A few days later, in mid-April 2013, I had a conversation with Christine herself. I had no plan going into this conversation. It was just five o’clock in the evening, the end of the workday, and she and I were in her office. I was just trying to re-establish a working relationship with her. As I saw it, we needed to clear the air.
In some ways, this difficult, cut-the-shit conversation had been a long time coming. We had once had a good working relationship, where we’d both brought different strengths to the table. But a lot had changed since then, and the time had come to clear the air.
Finally, I looked at her and said, “Christine, you put a lot of good things in place for lululemon, but you never had a vision for the company. Other than a three-year operational, strategic plan, who are we? We’ve got competition growing every day – how are we different from them?”
I summed up by saying, “In my mind, you’re a world-class chief operations officer. But you’re a terrible CEO.”
She cried and turned away – a reaction I thought was unprofessional and seemed fake. I disengaged and went home. To be frank, I wasn’t sure I believed her emotions. I thought she’d cried wolf one too many times whenever pressure was being put on her.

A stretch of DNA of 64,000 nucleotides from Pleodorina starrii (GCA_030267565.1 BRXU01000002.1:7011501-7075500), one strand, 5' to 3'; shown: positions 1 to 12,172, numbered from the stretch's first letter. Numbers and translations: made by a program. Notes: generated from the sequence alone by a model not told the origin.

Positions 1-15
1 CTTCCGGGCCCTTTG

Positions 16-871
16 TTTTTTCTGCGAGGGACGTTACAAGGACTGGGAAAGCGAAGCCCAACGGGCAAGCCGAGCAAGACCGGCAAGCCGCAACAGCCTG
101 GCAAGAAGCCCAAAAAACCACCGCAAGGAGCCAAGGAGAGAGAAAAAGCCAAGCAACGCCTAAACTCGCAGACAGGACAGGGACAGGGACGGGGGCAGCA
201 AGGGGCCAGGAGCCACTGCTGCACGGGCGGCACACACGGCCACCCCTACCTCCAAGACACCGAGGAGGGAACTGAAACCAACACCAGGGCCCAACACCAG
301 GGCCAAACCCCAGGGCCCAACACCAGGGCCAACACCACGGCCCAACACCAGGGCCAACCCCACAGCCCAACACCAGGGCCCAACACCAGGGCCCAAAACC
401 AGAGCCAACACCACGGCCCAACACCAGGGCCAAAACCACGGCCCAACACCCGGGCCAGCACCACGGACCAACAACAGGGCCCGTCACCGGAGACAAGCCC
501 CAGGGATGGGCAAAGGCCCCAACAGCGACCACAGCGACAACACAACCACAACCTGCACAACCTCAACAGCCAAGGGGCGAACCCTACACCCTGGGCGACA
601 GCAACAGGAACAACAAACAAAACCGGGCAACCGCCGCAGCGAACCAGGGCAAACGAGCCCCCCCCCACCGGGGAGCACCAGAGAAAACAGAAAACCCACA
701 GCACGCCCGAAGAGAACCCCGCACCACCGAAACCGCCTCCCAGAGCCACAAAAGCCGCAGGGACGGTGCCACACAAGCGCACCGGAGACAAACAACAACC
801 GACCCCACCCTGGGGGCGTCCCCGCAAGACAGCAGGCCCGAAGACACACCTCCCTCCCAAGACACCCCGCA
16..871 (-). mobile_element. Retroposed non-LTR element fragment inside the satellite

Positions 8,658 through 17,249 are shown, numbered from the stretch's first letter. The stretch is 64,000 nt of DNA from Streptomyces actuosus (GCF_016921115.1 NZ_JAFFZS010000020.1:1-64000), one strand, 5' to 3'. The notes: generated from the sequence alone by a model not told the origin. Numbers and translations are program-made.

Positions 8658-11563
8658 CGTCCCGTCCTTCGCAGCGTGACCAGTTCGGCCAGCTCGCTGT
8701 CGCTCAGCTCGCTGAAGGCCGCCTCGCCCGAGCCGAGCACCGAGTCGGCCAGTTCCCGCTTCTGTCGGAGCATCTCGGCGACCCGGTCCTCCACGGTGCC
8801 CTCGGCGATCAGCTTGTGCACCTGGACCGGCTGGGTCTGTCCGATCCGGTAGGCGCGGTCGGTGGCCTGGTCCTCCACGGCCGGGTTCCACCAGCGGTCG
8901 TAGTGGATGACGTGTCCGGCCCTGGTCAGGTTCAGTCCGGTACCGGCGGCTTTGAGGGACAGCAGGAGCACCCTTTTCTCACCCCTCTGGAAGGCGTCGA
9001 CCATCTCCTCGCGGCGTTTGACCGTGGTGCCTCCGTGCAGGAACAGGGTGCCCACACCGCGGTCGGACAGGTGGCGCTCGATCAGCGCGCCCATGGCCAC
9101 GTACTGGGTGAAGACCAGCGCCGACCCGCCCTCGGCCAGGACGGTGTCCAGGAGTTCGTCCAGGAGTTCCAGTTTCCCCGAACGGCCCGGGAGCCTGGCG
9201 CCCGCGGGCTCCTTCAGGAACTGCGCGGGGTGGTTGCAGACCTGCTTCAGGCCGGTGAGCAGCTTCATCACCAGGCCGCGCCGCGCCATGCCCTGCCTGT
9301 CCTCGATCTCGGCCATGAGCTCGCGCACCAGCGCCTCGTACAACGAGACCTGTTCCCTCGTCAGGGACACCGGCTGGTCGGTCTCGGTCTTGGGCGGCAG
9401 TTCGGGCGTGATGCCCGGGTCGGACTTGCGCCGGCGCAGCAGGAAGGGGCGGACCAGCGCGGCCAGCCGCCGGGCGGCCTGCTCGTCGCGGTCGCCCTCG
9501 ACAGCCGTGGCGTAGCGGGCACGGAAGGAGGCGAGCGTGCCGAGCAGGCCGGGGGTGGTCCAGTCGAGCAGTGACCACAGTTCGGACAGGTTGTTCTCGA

The next day, Christine announced her resignation to the Board.
1. “Lululemon Athletica Inc.,” Morningstar, accessed: August 10, 2018,financials.morningstar.com/ratios/r.html?t=LULU.
2. Tom Gara, “Lululemon Has A See-Through Yoga Pants Problem,” The Wall Street Journal, March 18, 2013.
3. Kim Bhasin, “Lululemon Pulls Stretchy Black Pants Because They’re Too Sheer,” Business Insider, March 18, 2013,www.businessinsider.com/lululemon-see-through-yoga-pants-2013-3.
4. The Canadian Press, “Lululemon Recalls Pants for Being See-through,” CBC, March 19, 2013,https://www.cbc.ca/news/business/lululemon-recalls-pants-for-being-see-through-1.1347288.
5. Stephanie Clifford. “Recall Is Expensive Setback for Maker of Yoga Pants.” The New York Times, March 21, 2013,www.nytimes.com/2013/03/22/business/lululemon-says-yoga-pants-mishap-will-be-costly.html?_r=0.
6. Kim Bhasin, “Lululemon Supplier Fires Back: Those Recalled Yoga Pants Were Not ‘Problematic’,” Business Insider, March 19, 2013,www.businessinsider.com/lululemon-supplier-see-through-yoga-pants2013-3.
7. Author’s personal records, April 2, 2013, letter from Lucy Lee Helm to Christine Day (cc: Michael Casey, Chip Wilson, Howard Schultz)